Monday, 9 February 2015

“I’ve seen the future, brother: it is murder.”

The Collapse of Western Civilization; a View from the Future. By Naomi Oreskes and Erik M. Conway. New York: Columbia University Press, 2014. 90 pp.

I guess a lot of people who read feel like they have had enough of the climate change issue. There are thousands of scientists working on the issue, and reports come out every day. A survey of literature in the scientific journals finds that 97% of those doing the actual research know that global warming and climate change is caused by humans burning fossil fuels.

The international organizations confronting this issue have set an arbitrary limit to the increase in temperature that we can tolerate: 2 degrees Celsius. That level of increase is often cited as “the tipping point” which will trigger disasters that cannot be stopped or reversed. The World Bank in its 2012 report argued that if things continue as they are going by the end of the 21st Century the rise would be around 4 degrees. They warned that it is not certain that we can adapt to such a climate. The International Energy Agency, an arm of the western capitalist states, which promotes the extraction and burning of fossil fuels, warned in 2011 that we are actually heading towards a 6 degrees Celsius increase.

We also know only too well that our governments are unwilling to take any serious steps towards reducing greenhouse gas emissions. All the international conferences on the issue repeat the conflict between the industrialized western states and the less developed countries. Our governments are not impressed with arguments that our industrial revolution created the mess, so why should the poor countries of the Third World be called on to take a heavy economic hit? Why don’t we set up a system based on per-capita consumption of fossil fuels? And so on.

It is easy for those of us who have followed this issue over the years to conclude that it seems highly unlikely that our governments will adopt any policies that seriously try to mitigate the problem. Naomi Oreskes and Erik Conway believe this to be the case. Thus their small book looks back at the Period of the Penumbra (1988 - 2093), which produced the Great Collapse and the Mass Migration (2073-2093). Why did this happen?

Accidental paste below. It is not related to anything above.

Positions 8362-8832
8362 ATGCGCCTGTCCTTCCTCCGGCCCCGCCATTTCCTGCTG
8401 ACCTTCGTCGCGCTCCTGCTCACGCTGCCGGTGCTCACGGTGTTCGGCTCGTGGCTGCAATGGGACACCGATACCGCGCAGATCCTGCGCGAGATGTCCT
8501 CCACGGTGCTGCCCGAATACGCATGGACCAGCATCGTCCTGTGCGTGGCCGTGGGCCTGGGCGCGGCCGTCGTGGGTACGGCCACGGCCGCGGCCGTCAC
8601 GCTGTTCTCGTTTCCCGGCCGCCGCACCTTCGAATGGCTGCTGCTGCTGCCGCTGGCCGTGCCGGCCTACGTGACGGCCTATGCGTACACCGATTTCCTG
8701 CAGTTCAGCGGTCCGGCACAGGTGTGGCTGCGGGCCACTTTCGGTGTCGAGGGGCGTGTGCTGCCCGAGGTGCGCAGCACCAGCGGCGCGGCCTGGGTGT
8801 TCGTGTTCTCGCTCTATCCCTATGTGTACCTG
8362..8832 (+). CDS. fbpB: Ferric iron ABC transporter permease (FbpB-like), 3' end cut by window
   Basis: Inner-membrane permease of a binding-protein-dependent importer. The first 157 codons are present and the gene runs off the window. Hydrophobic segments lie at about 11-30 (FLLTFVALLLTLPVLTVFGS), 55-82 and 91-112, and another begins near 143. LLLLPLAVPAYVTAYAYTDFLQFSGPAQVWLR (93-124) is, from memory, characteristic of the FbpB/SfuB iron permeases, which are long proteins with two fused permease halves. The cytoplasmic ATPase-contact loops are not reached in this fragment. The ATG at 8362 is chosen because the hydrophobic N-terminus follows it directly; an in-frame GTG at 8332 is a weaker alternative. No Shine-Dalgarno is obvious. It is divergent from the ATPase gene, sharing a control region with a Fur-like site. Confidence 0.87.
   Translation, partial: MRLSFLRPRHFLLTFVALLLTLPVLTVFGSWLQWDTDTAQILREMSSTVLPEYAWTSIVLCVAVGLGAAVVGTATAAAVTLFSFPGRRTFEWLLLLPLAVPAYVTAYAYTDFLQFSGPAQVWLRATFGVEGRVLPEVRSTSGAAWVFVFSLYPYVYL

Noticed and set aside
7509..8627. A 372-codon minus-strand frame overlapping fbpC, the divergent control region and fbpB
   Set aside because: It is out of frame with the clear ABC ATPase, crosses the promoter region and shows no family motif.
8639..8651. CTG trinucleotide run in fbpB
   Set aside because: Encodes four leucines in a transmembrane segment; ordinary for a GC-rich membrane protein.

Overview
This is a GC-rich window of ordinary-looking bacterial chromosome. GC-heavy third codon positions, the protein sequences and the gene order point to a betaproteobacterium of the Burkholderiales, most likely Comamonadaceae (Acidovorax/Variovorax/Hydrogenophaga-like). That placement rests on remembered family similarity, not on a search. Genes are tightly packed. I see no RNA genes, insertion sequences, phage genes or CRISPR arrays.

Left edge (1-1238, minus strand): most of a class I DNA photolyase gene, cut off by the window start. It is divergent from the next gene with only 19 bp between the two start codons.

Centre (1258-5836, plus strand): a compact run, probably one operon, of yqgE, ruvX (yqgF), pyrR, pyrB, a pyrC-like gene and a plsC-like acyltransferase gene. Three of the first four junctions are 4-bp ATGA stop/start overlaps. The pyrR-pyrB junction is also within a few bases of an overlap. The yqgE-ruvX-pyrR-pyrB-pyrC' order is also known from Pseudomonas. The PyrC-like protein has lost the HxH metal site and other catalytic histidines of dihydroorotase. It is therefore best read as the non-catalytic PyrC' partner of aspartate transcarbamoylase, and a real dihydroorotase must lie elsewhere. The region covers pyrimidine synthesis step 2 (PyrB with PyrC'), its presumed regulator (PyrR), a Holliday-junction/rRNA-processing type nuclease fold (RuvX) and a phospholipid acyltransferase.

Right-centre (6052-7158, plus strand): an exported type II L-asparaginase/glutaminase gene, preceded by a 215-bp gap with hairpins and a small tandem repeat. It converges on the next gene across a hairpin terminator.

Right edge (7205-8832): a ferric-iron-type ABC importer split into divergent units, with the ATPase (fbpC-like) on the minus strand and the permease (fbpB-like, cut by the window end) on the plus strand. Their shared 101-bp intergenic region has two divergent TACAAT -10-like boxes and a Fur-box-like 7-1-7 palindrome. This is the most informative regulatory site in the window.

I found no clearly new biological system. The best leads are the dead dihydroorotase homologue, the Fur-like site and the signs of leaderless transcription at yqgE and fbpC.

Oreskes and Conway are highly respected historians of science based at U.S. universities. In 2010 they authored the widely acclaimed Merchants of Doubt. They exposed the influence of a small number of right wing neoliberal scientists whose crusade was to cast doubt on the science which exposed the dangers of tobacco smoking, acid rain, the questions about the ozone layer, and climate change. They were aided by corporations and conservative “think tanks.” The strategy was to deny the mainstream scientific data, delay any government action, and to present misleading evidence. They were aided by the mainstream media, which gave them equal coverage under their demand for “balanced reporting.”

Neoliberal hegemony
The key to the lack of action by governments was the ideological hegemony of neoliberal political economy. The scientists were on the political right: they strongly resisted any government intervention into the free market. These advocates were relatively few in number, but they had the support of political and economic power.

As I read their prediction of what would happen without a significant effort to reduce the burning of fossil fuels, I was reminded of the study done for the Pentagon on what to expect from the advance of climate change. It was the only study to seriously predict major loss of food crops, food riots, mass migrations, wars for the control of resources, the outbreak of diseases, and the inability of governments to deal with the crisis. The result, they predicted, would be highly authoritarian governments and increased militarism.

Oreskes and Conway project the arrival of the Great North American Desert in 2041, which spread up from the High Plains in the USA through the breadbasket states and the Canadian prairies. In response to food riots and widespread looting, the U.S. government imposed martial law. The two countries formed the United States of North America to try to share resources and help the mass migration of American citizens into Canada. Similar moves were made in Europe and Russia. The populations of Australia and Africa were obliterated by the warming climate and the inability to grow food. The country that dealt best with the crisis was China, which had an effective authoritarian government, a very large military/police establishment, and a citizenry used to following orders.

“Where they said REPENT, REPENT, I wonder what they meant.”

Thanks, Leonard.

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